PHOTO: Daniel Oberg
Text: Nicoleta Casangiu and Alejandra Misiolek
The gut environment is home to the gut microbiota, a complex community of bacteria, archaea, fungi, viruses and protozoa that provide the host organism with a larger endowment of cells and genes than its own. Over the past 10 years, increasing evidence has highlighted the influence of bacterial communities on human health.
Microbial colonization occurs in parallel with the development of the immune system and plays a role in human health. The gut microbiota community does not fluctuate significantly during adult life. However, bacterial infections, antibiotic treatment, lifestyle, surgery and diet can lead to changes in the microbiota.
The composition of the microbiome is unique to each individual, developing rapidly in childhood to become established in adulthood. Changes in microbial composition depend on both genetic and environmental factors, such as diet, geographical location, exposure to toxins/carcinogens and hormones.
In this blog we will discuss the relationship between gut microbiota and diet, especially the effects of vegetarian and vegan diets.
It is not yet clear what defines a “healthy” microbiota. We know that 30-40% of the adult gut microbiota can be modified throughout life, and diet is one of the most powerful tools for doing so.
Several studies have suggested that there are three basic bacterial enterotypes: 1) genus Prevotella (considered primarily anti-inflammatory and protective), 2) genus Bacteroides (more pro-inflammatory and possibly related to increased risk of metabolic syndrome and other pathological conditions), and 3) genus Ruminococcus (whose biological importance is less clear).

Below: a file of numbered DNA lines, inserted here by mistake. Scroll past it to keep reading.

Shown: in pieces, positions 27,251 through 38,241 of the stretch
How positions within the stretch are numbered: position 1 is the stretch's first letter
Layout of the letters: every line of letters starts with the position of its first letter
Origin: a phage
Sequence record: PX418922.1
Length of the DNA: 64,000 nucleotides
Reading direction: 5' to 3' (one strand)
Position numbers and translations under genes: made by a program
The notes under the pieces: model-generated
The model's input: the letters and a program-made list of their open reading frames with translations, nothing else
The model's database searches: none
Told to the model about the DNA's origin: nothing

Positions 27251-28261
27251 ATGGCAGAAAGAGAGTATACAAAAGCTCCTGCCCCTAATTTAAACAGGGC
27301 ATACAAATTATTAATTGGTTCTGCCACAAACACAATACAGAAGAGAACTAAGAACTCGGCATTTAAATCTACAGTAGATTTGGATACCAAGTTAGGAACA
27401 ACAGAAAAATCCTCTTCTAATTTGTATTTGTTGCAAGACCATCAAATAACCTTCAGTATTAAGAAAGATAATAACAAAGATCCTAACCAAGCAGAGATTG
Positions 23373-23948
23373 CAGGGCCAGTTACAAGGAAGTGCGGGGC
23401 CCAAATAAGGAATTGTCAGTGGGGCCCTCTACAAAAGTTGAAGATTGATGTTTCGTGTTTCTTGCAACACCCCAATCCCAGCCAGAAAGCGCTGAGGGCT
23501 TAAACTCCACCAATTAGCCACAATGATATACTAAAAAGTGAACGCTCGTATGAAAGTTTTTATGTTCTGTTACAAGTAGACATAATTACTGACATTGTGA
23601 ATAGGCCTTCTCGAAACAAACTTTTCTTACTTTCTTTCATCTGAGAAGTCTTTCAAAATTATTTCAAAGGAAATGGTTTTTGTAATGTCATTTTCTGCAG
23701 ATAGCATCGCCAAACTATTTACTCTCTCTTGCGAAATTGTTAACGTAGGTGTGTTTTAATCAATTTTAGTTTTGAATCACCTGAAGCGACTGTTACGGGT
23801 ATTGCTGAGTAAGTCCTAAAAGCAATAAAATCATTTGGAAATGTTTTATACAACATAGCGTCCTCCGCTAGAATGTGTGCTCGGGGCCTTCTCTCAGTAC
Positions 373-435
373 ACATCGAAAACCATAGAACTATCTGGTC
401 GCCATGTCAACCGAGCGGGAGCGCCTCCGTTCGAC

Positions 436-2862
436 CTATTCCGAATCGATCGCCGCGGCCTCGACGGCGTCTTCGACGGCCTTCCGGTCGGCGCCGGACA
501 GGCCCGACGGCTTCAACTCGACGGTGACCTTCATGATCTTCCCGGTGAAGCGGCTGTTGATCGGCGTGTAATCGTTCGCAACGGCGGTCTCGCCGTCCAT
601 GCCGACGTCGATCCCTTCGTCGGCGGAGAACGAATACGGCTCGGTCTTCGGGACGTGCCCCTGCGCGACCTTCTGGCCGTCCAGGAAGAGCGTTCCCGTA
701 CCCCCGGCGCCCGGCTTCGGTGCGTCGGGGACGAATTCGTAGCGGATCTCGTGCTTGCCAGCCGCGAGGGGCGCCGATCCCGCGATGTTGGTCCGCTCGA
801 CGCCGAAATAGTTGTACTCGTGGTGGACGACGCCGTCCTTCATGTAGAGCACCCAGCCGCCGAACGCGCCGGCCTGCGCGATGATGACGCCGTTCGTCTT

An imbalance of these three components of the gut microbiota has been linked to gastrointestinal conditions such as reflux, peptic ulcers, irritable bowel syndrome and inflammatory bowel disease. In addition, systemic conditions such as obesity, atherosclerosis, type 2 diabetes, cancer, Alzheimer’s and Parkinson’s disease, amyotrophic lateral sclerosis, autism spectrum disorder also appear to be linked to unfavorable changes in the composition of the gut microbiota.
There is increasing evidence for the microbiota as a mediator of the impact of diet. According to several studies, diet composition appears to have long-term and acute effects on the gut microbiota ecosystem. Different long-term patterns, such as vegetarian/vegan versus omnivorous diets, significantly influence the gut microbiota.
How plant food components influence the gut microbiota
Below we will discuss recent studies and how different components of plant foods (protein, fat, polyphenols, short-chain fatty acids, or phytoestrogens) influence the gut microbiota.
The importance of consuming nutrients with low bioavailability has recently been discovered. The lower bioavailability of nutrients, found in larger particle sizes, intact cell walls and non-heat-treated foods means that more nutrients reach the lower part of the gastrointestinal system, thus enriching the nutrient supply to the gut microbiota. This contributes to gut development and function.